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Starting-out wage available from 1 May

Starting-out wage available from 1 May

Employers will have a real incentive to give young people a foothold into work with the passage into law of the starting-out wage, says Labour Minister Simon Bridges.

The Minimum Wage (Starting-out Wage) Amendment Bill passed its third and final reading in Parliament today. The Bill enables the starting-out wage to be an option for employers and employees from 1 May this year.

“Employers should consider using the starting-out wage to give our youngest and most inexperienced workers the break they need to get into the job market, and start building their skills and work experience,” says Mr Bridges.

“Young people who don’t successfully move into work or who are unemployed for prolonged amounts of time face a real risk of long-term unemployment if no action is taken.

“It is in all our interests to make sure we give young people a helping hand into work.” Mr Bridges says.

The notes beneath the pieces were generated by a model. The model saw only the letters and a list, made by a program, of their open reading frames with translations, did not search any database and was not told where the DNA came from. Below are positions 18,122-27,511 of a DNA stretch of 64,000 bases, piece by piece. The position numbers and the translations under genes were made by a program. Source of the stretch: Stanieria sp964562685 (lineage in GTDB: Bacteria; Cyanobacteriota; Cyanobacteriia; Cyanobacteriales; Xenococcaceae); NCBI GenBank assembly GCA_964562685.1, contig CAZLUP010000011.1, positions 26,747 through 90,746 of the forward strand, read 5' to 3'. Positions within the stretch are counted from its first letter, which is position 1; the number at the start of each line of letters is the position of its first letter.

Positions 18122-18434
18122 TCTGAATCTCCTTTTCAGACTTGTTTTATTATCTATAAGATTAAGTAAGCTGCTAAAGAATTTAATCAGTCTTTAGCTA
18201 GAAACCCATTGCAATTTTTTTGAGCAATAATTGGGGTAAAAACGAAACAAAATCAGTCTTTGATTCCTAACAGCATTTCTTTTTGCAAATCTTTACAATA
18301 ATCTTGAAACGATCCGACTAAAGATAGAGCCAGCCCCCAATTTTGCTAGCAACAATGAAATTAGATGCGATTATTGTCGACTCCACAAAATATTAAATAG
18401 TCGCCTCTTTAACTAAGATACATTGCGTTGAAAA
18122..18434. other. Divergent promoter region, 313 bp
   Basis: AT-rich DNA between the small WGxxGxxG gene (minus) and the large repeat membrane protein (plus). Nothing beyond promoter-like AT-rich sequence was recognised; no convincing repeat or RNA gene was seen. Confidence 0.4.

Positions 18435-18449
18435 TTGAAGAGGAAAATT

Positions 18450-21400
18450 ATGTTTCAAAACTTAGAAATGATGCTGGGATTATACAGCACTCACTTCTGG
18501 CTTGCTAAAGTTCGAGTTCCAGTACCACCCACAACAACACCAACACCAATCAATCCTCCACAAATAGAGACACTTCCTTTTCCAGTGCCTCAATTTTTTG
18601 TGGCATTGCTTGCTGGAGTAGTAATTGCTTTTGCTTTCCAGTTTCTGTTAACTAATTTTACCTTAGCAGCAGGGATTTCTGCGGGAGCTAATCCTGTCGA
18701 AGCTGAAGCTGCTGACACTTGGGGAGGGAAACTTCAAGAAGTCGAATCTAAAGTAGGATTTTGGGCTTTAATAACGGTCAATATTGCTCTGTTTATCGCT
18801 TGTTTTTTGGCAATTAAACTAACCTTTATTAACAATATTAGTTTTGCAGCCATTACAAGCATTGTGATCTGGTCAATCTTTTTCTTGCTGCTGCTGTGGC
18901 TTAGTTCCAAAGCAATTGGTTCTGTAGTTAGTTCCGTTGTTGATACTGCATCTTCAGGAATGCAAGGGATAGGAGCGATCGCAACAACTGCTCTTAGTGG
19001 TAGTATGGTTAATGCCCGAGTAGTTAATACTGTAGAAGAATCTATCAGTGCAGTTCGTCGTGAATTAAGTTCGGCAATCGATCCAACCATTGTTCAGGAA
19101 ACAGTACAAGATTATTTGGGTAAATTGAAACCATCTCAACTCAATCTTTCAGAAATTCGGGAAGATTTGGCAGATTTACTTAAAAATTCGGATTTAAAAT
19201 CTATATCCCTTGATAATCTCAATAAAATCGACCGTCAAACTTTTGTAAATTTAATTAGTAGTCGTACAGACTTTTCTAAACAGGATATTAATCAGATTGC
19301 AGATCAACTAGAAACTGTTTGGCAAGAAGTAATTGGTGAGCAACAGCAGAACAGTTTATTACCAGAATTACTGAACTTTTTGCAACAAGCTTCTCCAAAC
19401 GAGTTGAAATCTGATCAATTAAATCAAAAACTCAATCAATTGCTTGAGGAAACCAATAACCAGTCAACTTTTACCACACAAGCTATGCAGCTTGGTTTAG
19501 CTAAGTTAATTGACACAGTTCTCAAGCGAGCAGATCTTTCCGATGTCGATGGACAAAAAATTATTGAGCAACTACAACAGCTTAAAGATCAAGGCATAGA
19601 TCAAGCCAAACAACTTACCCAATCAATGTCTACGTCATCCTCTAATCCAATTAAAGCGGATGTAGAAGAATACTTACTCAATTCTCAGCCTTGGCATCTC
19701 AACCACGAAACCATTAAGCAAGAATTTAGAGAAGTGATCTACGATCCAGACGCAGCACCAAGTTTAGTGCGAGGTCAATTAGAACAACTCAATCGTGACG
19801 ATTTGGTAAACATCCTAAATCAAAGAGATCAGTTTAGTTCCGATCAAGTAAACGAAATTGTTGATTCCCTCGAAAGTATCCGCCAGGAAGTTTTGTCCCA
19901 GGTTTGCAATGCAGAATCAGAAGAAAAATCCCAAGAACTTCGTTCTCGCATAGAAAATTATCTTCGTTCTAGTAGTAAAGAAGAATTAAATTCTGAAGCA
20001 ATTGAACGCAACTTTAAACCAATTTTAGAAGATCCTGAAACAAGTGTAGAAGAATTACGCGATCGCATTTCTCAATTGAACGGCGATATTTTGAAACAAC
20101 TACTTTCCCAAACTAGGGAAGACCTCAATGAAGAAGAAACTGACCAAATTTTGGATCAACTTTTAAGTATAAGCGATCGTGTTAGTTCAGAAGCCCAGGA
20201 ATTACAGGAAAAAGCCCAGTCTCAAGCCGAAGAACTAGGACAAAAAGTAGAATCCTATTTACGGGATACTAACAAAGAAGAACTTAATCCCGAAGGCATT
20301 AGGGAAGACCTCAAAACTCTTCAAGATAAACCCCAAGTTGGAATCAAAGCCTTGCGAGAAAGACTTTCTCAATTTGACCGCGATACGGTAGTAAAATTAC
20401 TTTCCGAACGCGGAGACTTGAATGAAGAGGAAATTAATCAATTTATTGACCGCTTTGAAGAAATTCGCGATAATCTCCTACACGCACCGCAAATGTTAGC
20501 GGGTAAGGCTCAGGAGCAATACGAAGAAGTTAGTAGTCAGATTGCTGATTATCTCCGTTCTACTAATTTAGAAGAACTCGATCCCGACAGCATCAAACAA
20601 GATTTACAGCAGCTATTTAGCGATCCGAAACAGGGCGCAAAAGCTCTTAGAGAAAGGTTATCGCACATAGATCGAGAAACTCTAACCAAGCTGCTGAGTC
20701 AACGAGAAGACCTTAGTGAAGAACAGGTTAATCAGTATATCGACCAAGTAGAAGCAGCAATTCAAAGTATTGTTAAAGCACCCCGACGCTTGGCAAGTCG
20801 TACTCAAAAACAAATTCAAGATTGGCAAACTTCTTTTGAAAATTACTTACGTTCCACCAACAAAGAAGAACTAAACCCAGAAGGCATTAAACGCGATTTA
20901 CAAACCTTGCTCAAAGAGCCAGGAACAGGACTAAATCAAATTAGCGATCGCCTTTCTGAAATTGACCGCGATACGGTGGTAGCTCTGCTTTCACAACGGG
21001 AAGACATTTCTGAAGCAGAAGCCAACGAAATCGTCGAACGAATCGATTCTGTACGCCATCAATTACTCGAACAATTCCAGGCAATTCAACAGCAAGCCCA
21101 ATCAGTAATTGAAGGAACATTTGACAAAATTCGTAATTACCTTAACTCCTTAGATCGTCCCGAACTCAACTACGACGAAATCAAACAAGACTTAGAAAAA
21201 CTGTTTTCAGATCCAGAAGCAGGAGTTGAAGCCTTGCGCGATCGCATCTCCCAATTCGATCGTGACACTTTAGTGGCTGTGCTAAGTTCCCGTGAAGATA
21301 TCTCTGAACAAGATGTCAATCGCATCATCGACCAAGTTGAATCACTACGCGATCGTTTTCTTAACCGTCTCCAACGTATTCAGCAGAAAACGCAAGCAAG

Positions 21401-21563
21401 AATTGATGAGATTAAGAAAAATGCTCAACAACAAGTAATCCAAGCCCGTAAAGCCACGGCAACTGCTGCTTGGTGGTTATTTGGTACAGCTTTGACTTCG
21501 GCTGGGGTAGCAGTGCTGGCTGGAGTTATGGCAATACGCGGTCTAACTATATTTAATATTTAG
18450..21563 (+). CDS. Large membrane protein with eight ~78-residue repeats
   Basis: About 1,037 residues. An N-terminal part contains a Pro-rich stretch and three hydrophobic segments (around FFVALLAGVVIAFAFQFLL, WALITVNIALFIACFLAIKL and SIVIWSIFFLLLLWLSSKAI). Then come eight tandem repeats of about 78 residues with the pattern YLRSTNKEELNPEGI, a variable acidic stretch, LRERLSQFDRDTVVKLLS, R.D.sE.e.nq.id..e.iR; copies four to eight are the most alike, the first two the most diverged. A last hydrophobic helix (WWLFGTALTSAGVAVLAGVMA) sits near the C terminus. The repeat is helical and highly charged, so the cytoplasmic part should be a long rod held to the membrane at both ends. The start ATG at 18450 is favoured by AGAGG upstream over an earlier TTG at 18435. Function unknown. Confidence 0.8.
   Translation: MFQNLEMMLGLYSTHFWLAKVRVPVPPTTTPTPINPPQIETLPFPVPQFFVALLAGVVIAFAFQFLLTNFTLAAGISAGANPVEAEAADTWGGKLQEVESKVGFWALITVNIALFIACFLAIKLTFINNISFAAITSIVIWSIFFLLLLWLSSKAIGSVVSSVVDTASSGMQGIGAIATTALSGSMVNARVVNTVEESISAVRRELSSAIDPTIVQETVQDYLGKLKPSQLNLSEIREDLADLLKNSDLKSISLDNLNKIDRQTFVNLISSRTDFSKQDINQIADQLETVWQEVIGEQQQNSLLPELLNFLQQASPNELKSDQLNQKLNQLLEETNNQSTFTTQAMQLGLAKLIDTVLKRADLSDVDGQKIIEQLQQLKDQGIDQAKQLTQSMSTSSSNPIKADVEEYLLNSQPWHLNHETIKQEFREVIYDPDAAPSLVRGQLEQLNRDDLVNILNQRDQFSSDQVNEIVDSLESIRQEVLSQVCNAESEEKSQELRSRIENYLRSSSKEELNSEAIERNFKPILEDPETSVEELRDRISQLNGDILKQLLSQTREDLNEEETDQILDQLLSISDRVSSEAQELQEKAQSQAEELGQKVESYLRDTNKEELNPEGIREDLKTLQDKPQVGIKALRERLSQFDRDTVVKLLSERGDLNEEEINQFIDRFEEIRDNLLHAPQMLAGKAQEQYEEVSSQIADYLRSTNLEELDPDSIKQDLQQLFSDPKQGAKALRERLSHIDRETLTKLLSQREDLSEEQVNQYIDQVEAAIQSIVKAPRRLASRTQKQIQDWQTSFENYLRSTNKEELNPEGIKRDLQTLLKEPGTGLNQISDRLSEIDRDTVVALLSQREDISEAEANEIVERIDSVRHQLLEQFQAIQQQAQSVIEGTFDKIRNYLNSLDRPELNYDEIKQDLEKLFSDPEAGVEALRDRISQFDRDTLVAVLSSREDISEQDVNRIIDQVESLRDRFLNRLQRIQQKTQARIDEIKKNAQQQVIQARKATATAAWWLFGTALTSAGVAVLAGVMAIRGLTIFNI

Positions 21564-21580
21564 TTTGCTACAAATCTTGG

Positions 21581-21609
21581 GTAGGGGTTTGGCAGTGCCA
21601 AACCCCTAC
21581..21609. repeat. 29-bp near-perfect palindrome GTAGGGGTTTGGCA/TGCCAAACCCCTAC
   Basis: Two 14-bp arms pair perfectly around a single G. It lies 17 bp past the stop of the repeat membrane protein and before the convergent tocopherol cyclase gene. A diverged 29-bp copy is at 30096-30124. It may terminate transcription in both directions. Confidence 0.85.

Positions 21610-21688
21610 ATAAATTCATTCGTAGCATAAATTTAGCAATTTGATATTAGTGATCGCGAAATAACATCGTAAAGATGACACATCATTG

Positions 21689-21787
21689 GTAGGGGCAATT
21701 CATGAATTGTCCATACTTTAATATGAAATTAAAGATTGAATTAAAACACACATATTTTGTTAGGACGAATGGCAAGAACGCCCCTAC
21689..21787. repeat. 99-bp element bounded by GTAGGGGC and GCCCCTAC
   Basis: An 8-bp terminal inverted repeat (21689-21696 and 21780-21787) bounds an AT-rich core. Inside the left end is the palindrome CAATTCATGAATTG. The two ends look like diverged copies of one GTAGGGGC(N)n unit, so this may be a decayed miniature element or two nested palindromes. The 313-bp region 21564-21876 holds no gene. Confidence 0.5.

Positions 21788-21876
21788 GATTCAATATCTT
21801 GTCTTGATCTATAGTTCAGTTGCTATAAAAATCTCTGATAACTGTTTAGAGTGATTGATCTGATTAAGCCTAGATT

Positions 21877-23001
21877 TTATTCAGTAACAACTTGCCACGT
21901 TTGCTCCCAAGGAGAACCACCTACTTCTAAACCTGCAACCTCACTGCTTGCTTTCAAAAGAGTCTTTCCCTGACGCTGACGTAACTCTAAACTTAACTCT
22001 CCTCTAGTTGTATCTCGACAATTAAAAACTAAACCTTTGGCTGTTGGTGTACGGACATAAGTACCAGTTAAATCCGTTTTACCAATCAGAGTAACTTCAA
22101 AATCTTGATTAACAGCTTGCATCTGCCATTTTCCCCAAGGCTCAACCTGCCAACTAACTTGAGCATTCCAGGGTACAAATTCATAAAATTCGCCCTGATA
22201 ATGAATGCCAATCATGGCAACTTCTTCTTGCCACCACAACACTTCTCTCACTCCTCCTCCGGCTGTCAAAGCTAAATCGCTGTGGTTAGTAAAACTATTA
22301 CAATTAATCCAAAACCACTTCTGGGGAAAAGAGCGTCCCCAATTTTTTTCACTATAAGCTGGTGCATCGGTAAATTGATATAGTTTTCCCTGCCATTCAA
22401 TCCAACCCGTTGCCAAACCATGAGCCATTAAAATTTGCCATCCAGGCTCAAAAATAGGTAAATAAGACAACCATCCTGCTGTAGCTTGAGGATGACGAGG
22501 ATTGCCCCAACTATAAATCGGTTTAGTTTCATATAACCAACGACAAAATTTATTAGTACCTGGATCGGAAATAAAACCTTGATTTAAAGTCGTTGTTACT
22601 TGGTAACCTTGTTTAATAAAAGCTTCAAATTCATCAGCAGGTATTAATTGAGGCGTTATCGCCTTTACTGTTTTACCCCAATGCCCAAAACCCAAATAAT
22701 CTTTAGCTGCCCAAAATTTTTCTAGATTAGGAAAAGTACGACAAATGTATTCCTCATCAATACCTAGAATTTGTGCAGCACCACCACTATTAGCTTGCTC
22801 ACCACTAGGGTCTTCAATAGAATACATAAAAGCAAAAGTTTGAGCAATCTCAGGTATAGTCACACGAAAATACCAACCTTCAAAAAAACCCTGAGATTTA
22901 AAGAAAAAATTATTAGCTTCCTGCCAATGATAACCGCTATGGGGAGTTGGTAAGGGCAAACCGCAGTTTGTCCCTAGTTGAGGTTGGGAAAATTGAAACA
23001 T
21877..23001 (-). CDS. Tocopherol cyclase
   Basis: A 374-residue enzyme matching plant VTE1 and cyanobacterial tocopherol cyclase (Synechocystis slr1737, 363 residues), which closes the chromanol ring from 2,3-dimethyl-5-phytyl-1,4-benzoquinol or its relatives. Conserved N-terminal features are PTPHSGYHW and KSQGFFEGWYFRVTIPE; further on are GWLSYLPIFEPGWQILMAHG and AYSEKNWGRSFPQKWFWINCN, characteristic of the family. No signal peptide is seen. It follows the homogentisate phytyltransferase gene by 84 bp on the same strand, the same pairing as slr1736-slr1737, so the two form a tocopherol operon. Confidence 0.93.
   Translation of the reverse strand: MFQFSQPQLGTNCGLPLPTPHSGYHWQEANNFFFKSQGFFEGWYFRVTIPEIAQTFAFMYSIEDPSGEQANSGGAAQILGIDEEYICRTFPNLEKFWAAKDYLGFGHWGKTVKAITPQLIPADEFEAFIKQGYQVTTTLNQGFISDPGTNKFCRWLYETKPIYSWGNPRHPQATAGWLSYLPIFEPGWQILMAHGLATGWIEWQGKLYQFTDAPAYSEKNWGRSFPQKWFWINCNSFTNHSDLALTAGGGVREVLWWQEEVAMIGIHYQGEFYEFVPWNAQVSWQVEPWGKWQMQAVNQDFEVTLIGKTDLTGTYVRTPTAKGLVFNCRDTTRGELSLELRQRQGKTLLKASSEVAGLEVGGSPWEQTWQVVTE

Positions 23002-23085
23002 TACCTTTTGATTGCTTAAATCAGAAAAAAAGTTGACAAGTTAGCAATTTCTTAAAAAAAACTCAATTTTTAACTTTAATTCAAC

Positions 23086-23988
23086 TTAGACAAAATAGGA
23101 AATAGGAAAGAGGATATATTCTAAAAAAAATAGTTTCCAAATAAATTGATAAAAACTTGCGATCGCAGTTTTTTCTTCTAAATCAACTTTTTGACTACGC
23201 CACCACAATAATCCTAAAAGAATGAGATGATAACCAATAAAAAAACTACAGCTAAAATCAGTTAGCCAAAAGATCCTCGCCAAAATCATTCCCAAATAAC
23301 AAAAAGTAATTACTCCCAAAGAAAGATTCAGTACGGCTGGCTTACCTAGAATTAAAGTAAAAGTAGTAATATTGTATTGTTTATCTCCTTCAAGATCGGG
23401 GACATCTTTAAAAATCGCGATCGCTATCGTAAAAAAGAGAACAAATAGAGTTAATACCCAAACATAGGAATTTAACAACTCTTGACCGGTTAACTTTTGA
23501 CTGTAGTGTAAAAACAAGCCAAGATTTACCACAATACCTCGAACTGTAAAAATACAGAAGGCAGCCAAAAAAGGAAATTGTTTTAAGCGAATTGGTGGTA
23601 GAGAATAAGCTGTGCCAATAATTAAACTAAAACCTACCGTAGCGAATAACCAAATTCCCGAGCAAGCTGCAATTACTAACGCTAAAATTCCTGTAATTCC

Three groups will be eligible unless they are training or supervising others:

· 16 and 17-year-olds in their first six months of work with a new employer

· 18 and 19-year-olds who have been paid a benefit for six months or longer, and who have not completed six months of continuous work with any employer since starting on benefit

· 16-to-19-year-old workers in a recognised industry training course involving at least 40 credits a year.

Under the starting-out wage, eligible 16-to-19-year-olds can be paid 80 per cent of the minimum wage for six months or for as long as they are undertaking recognised industry training of at least 40 credits per year.

The starting-out wage sits alongside other government initiatives aimed at helping more young New Zealanders into work or training, including Work and Income’s Job Streams.

ends


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Saturday 20 September, is election day, and New Zealanders’ last chance to have a say on who leads the country for the next three years.

“The people and parties we elect tomorrow will be making the decisions that affect us, our families and our communities,” says Robert Peden, Chief Electoral Officer. “It doesn’t get much more important than that, and we need all New Zealanders to use their voice and vote.”

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